Acting on the Green Summit, GMCA prioritised the need to shift away from the traditional sources of funding. The Greater Manchester Five Year Environment Plan states:

In Greater Manchester, we […] need to work across the public and private sector to take on more innovative approaches to fund investment (including from private and social investors) in our infrastructure that will deliver our aims, focussing on areas where revenue models for returns on investment are, as yet, unproven’

The commitment led to the proposal for a Natural Capital Investment Plan, intended to set how the route to mobilising existing and new sources of funding for a range of natural environment projects.

The project: Greater Manchester Environment Fund

The Natural Capital Investment Plan aims to encourage investment in the natural environment to secure financial and social returns through a range innovative finance models including habitat banking and carbon trading. The plan sets out several actions, including the setting up of an investment readiness fund and project delivery unit, to support the delivery of natural environment projects.

As a result of these actions, GMCA has been pioneering a new approach, the Greater Manchester Environment Fund (GMEF), formed in 2021 by a partnership between Greater Manchester Combined Authority, Lancashire Wildlife Trust, and Finance Earth – the first of its kind in the UK. The GMEF provides a mechanism to collect and distribute funds for natural environment projects across Greater Manchester. To date, it has brought in over £5m of funding to deliver projects on the ground. One of the first successful funding bids was from Defra’s Green Recovery Challenge Fund, securing £1.8m to support a diverse range of projects including ‘Northern Roots’ – the UK’s largest urban farm and eco-park on 160 acres of green space.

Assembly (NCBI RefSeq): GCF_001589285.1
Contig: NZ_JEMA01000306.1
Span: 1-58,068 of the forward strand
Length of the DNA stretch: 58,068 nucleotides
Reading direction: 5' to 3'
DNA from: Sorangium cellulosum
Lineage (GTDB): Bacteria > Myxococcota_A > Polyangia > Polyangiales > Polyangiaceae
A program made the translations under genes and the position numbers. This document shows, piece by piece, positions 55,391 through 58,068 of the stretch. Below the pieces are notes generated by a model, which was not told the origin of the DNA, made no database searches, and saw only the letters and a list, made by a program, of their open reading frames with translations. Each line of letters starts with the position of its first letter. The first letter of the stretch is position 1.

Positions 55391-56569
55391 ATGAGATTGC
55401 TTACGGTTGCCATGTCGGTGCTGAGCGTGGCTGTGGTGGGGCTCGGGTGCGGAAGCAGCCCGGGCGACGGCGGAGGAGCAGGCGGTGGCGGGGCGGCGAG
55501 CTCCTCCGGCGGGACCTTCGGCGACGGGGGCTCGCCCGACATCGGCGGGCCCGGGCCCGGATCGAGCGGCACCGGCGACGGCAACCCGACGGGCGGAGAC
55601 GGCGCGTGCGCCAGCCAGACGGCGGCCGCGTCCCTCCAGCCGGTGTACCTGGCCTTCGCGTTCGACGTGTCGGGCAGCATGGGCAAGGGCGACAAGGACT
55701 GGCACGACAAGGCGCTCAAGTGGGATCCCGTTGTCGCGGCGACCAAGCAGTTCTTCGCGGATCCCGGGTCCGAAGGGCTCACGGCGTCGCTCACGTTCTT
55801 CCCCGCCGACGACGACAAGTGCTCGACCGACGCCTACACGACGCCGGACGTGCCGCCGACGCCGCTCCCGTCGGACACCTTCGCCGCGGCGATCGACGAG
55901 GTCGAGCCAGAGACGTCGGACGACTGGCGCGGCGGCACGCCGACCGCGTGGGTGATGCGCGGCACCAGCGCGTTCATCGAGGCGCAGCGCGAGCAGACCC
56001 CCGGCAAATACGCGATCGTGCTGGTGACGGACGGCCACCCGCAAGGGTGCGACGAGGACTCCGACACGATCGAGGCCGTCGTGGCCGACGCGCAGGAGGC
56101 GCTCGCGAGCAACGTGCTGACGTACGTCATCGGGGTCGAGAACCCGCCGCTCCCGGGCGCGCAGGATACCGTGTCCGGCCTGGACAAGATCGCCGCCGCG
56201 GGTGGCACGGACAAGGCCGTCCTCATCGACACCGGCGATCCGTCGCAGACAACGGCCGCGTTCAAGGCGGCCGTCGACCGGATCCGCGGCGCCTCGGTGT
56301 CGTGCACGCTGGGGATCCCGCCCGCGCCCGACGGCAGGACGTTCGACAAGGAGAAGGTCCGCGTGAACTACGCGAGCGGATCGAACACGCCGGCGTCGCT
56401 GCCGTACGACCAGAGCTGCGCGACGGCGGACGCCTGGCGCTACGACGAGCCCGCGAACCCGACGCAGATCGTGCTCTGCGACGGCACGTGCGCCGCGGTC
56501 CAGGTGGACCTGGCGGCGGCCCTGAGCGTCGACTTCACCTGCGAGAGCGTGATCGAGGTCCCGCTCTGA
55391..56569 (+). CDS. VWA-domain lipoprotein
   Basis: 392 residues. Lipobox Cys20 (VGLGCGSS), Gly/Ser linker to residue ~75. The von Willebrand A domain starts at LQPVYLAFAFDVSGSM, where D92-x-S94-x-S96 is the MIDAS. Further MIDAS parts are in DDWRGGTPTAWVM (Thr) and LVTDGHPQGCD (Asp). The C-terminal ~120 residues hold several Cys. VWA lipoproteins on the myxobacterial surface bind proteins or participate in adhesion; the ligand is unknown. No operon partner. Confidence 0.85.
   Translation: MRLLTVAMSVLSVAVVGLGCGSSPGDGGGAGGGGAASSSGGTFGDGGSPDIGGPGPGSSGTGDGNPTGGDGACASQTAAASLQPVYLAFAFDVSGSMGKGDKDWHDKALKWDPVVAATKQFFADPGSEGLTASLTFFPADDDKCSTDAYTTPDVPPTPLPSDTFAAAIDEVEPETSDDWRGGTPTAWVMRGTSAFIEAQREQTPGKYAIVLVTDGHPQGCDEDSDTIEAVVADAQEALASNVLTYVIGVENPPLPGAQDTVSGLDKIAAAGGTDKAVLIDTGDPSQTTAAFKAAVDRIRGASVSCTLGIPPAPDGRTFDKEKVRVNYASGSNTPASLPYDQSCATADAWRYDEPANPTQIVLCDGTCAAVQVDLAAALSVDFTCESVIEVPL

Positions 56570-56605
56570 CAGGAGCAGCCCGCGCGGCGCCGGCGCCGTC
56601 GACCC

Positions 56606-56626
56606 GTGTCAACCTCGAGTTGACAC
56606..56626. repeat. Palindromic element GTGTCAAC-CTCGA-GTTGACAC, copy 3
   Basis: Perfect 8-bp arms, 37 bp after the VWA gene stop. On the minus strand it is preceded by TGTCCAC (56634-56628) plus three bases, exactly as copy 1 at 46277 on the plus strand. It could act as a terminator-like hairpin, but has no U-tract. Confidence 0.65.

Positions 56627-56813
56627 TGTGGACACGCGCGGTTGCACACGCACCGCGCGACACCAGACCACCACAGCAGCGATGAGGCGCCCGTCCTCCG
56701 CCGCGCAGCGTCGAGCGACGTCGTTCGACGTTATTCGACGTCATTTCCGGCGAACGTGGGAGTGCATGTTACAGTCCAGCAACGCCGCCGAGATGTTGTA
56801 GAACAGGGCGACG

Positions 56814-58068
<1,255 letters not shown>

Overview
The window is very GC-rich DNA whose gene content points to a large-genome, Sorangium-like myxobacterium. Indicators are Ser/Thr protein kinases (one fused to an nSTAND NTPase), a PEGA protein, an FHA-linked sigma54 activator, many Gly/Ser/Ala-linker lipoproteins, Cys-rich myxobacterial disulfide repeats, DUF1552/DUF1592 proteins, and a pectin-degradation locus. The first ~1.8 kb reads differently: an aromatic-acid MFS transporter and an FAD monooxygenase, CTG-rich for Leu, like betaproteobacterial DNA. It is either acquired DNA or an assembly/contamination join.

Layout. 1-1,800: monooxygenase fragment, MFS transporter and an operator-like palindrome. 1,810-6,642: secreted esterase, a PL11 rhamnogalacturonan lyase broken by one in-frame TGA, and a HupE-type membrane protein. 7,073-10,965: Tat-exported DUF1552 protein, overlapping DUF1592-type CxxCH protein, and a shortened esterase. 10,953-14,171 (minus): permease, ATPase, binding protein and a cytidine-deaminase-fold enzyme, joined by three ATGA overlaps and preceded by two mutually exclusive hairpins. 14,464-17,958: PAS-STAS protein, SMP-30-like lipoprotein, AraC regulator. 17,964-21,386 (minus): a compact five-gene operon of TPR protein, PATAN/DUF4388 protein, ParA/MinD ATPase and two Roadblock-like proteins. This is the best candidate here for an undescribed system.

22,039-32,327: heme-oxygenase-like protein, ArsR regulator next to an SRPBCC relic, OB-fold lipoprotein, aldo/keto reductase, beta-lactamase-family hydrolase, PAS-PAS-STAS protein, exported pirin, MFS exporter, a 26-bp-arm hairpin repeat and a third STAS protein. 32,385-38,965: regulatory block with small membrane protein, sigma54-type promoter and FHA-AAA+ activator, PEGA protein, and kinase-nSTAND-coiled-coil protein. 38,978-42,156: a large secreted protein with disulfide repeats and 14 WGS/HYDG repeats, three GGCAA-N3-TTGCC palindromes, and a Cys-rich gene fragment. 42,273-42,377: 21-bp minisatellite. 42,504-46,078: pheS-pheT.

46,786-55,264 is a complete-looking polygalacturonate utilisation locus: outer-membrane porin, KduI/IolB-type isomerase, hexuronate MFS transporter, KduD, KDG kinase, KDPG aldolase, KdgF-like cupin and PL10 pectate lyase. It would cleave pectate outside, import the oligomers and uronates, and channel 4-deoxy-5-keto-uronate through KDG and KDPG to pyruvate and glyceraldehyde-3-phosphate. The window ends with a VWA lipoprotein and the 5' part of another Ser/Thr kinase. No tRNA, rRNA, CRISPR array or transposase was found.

The GMEF also secured funding from Defra’s Natural Environment Investment Readiness Fund to develop the business models required for habitat banking and carbon trading. These models are looking to stimulate investment in peatland habitats and set up a biodiversity net gain investment facility ahead of the mandatory Biodiversity Net Gain requirements coming next year.

Most recently, the GMCA announced a Biodiversity Emergency which seeks to restore and promote a variety of wildlife and habitats across the city region. As part of this, a £2.6m Green Spaces Fund was launched by the Greater Manchester Mayor. This new fund is also being managed through the GMEF, ensuring effective coordination with other investment as well as providing grants to communities to improve biodiversity locally.